© 2021 WYSO
Our Community. Our Nation. Our World.
Play Live Radio
Next Up:
0:00
0:00
Available On Air Stations

San Francisco Supervisor Talks About Impact Of Big Tech

AILSA CHANG, HOST:

What happens to a city when a whole bunch of its residents get really rich really quickly? A lot of people in San Francisco are worried about that right now. The city's in the middle of a tech IPO boom. Lyft and Pinterest went public earlier this year. Stock in Uber begins trading tomorrow. Other big names plan to follow. And that means thousands of new millionaires in a city that's already one of the least affordable in the country. This week, Gordon Mar, who serves on the San Francisco Board of Supervisors, proposed a new payroll tax targeting IPOs. He says the tech boom of the past decade has been good for San Francisco, but there are downsides.

GORDON MAR: We've seen growing traffic congestion and gridlock on our streets due to the huge influx of new workers here in our city. We've seen a growing housing crisis, housing affordability crisis, to the point where the median rent right now for a one-bedroom apartment is $3,500 a month.

CHANG: Unbelievable.

MAR: Yeah. And then sort of related to this, our homelessness crisis - tens of thousands of our community members continue to live unsheltered on the streets due just to the growing economic divide here in our city.

CHANG: How much does the slew of IPOs worsen that situation?

MAR: That's something that city leaders and, I think, most members of our communities are very concerned about. There's been a number of studies that have documented how IPOs have a very significant impact, increasing the housing costs in the immediate neighborhood. This is an unprecedented situation, where we have seven large tech companies going public in the same time frame, all in the same city. So there's a lot of concern about this.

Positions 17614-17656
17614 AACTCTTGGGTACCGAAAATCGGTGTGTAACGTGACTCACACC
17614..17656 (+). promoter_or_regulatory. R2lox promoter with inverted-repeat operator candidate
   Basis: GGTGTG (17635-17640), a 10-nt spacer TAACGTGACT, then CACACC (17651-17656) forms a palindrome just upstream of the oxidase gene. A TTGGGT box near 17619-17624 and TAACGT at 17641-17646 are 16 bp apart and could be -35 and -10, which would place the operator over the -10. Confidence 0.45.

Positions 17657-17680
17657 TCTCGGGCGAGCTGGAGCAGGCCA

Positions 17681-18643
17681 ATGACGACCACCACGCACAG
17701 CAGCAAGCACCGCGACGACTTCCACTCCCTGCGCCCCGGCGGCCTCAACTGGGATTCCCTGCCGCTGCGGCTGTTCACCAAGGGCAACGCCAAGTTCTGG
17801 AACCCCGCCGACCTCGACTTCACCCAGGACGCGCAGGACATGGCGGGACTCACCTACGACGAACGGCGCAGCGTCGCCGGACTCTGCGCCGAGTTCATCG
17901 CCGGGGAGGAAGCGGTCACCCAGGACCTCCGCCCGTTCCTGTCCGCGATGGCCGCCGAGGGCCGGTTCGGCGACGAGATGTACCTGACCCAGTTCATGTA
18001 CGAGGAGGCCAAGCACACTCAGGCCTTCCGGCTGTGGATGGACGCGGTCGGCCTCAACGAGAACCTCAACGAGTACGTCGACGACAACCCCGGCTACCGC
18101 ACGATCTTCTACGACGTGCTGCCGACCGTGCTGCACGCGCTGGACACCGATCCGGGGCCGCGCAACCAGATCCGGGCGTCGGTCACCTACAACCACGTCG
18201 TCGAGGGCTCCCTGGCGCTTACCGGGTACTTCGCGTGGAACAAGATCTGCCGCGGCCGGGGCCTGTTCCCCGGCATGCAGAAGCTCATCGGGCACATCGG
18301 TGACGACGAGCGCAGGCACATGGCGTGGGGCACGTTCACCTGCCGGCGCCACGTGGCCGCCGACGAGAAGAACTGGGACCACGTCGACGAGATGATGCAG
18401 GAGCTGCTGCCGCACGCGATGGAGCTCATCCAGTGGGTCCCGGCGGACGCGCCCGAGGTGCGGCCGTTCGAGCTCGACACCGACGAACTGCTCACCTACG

CHANG: So how does your proposed tax address some of those concerns that you've just stated?

MAR: It would basically just restore a tax on stock compensation income in our city. And this is a tax that actually existed prior to 2012, when we started granting tax breaks to grow the tech sector in our city. And the revenue would be used to address the growing inequality crisis in our city, to expand affordable housing for working-class and middle-class residents, to support and stabilize our small businesses here in the city that are struggling and haven't benefited from the same tax breaks.

CHANG: And just to be clear, you've written this proposal so that this tax would apply to IPOs that have already recently happened, like Lyft and Pinterest. And we should note that your proposal still needs to be passed by the San Francisco Board of Supervisors, and then it would go directly to the voters on the ballot in November.

MAR: Exactly. I mean, it's still - there's still going to be a lot of public process and debate about this.

CHANG: OK. Now, one of your colleagues on the board of supervisors told the San Francisco Chronicle that it's, quote, "arrogant" to think that tech companies won't leave the city if they are taxed more aggressively. Are you worried about that risk, that your tax proposal might drive some tech companies out of San Francisco?

MAR: I mean, that's something that I wouldn't say I'm worried about, but it's definitely something that I'm thoughtfully considering, as well as I know my colleagues will be.

CHANG: So how do you protect against that risk?

MAR: I do feel like that fear is overstated when it comes to the IPO tax. No. 1 - it's a very small tax. We're talking about 1.5% on the immense wealth that'll be flowing in when these companies go public. I'm very interested in ensuring that we have a balanced economy here in San Francisco that includes a tech sector but also supports other sectors that haven't benefited from the same tax breaks.

CHANG: Now, San Francisco is a city where a family of four earning $117,000 a year qualifies as low-income, according to the Department of Housing and Urban Development.

MAR: Yeah.

CHANG: That is just a staggering figure. Is the battle to keep San Francisco affordable already a lost battle?

MAR: That's a very good question, Ailsa. And I would - you know, I'm still optimistic that we can turn things around here and right the ship in San Francisco. We can't just keep supporting job creation and growth unchecked. And now in 2019, it's time for us to ask the tech sector to start paying their fair share in taxes so that we can support everybody to be able to live and thrive in our city.

CHANG: San Francisco Supervisor Gordon Mar joined us from member station KQED in San Francisco. Thank you very much for speaking with us.

MAR: Thank you, Ailsa. Transcript provided by NPR, Copyright NPR.